System.setProperty('webdriver.chrome.driver', {Path to the executable file} );

Next, we create an instance of the ChromeDriver. This can be done from the following line of code:-

WebDriver driver = new ChromeDriver();

We see that there are errors in this line. The word WebDriver and ChromeDriver are underlined with red lines.

Building our first Selenium Application

This is because we need to import WebDriver and ChromeDriver into our script. This can be done by hovering over these words and selecting the import option. This includes the following pieces of code into our script:-

import org.openqa.selenium.WebDriver;

import org.openqa.selenium.chrome.ChromeDriver;

Next, we use the get( ) method of the driver object so as to open our required web page. This can be done with the following code:-

driver.get('http://zero.webappsecurity.com/');

We maximize the browser window by the following code:-

driver.manage().window().maximize();

We run the script until now to see where we are currently. We see the following output on our browser:-

Building our first Selenium Application

We write code to set a timeout for loading the web page. If the web page does not get loaded in this time frame, an exception will be thrown. The following code is used :-

driver.manage().timeouts().pageLoadTimeout(40, TimeUnit.SECONDS);

Now we write code to implicitly wait for twenty seconds. If the element is not found within 20 seconds, an exception will be thrown. This can be done by the following code:-

driver.manage().timeouts().implicitlyWait(20, TimeUnit.SECONDS);

For this to work, we need to import the following:-

import java.util.concurrent.TimeUnit;

Now, we write code so that the sign-in button is clicked. We first inspected the web page and found that the sign-in button has an id of “signin_button”.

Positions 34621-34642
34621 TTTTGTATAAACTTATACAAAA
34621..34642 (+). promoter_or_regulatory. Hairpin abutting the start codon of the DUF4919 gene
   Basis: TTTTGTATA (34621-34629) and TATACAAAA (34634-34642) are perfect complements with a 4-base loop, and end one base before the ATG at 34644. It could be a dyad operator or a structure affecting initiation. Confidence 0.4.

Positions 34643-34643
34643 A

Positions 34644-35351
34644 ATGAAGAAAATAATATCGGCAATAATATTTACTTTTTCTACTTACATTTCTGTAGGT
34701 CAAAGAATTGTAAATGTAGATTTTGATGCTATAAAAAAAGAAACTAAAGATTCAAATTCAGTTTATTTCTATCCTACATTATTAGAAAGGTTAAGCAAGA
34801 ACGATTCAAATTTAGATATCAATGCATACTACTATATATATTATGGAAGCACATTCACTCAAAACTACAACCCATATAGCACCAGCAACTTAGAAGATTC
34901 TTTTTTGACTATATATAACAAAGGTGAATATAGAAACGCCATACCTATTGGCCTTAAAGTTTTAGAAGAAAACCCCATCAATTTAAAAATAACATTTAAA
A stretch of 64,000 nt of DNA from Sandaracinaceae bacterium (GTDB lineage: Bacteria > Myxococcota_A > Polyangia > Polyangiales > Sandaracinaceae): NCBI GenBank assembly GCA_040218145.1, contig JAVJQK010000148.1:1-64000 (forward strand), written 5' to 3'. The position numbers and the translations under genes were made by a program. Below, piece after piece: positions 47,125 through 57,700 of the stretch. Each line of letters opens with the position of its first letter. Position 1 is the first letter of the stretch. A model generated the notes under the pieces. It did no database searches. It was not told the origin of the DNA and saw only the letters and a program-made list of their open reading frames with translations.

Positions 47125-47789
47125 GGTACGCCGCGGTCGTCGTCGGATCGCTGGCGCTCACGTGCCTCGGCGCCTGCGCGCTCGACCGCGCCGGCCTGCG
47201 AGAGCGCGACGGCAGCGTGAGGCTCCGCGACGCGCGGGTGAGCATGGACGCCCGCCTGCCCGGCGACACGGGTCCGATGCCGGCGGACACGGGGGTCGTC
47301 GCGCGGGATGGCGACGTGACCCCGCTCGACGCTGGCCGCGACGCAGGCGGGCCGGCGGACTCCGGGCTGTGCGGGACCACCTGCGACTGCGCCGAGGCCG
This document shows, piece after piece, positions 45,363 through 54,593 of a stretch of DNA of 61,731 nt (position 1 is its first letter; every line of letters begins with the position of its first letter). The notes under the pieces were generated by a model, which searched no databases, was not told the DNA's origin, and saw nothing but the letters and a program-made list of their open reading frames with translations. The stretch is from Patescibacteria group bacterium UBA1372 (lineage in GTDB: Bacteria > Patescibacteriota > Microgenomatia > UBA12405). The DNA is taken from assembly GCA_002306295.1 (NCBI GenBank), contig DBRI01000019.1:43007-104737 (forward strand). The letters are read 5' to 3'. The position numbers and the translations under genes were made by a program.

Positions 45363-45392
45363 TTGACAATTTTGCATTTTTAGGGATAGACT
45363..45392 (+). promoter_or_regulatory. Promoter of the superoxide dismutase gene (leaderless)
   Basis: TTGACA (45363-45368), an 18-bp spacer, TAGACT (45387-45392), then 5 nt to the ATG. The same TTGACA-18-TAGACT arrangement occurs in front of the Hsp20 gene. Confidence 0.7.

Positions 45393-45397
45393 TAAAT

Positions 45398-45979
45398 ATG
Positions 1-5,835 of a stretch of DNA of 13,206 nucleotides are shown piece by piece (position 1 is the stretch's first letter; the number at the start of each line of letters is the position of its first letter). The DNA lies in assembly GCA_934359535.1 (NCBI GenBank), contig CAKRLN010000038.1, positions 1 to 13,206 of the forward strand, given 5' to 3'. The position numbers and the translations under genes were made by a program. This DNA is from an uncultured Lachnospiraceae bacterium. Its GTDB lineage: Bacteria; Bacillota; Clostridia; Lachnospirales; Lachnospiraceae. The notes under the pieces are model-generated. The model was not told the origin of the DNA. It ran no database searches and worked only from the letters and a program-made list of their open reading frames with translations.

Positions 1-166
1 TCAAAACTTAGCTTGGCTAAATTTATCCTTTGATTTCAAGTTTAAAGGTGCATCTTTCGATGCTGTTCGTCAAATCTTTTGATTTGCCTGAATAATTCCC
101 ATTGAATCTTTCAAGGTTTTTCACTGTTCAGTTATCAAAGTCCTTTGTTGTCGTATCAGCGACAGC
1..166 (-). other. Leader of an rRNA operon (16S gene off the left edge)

Building our first Selenium Application

The automation of clicking sign-in button is done by the following code:-

driver.findElement(By.id('signin_button')).click();

On running our script now, we see that we have successfully been redirected to the login page.

We again write code to set a timeout for loading the web page. If the web page does not get loaded in this time frame, an exception will be thrown. The following code is used:-

driver.manage().timeouts().pageLoadTimeout(40, TimeUnit.SECONDS);

Now we write code to implicitly wait for twenty seconds. If the element is not found within 20 seconds, an exception will be thrown. This can be done by the following code:-

driver.manage().timeouts().implicitlyWait(20, TimeUnit.SECONDS);

Next, we inspect the input fields for the username and password. We find that they have ids “user_login” and “user_password” respectively. Similarly, they have names as “user_login” and “user_password” respectively.

Building our first Selenium Application

So, we write code to find elements with this name and then fill in the details. From the site, we can infer that the correct login credentials are username: username and password: password.

Building our first Selenium Application

We can fill in the login credentials using the following code:-

WebElement username_Input = driver.findElement(By.name('user_login'));

username_Input.sendKeys('username');

WebElement username_Password = driver.findElement(By.name('user_password'));

username_Password.sendKeys('password');

We need to import the following to run the above code :-

import org.openqa.selenium.WebElement;

Now we need to click the Sign in button, once the credentials have been filled in. We first inspect the Sign in button.

Building our first Selenium Application

The code for automating the clicking of Sign in button is:-

driver.findElement(By.name('submit')).click();

We now run the script once again. We get the following output:-

Building our first Selenium Application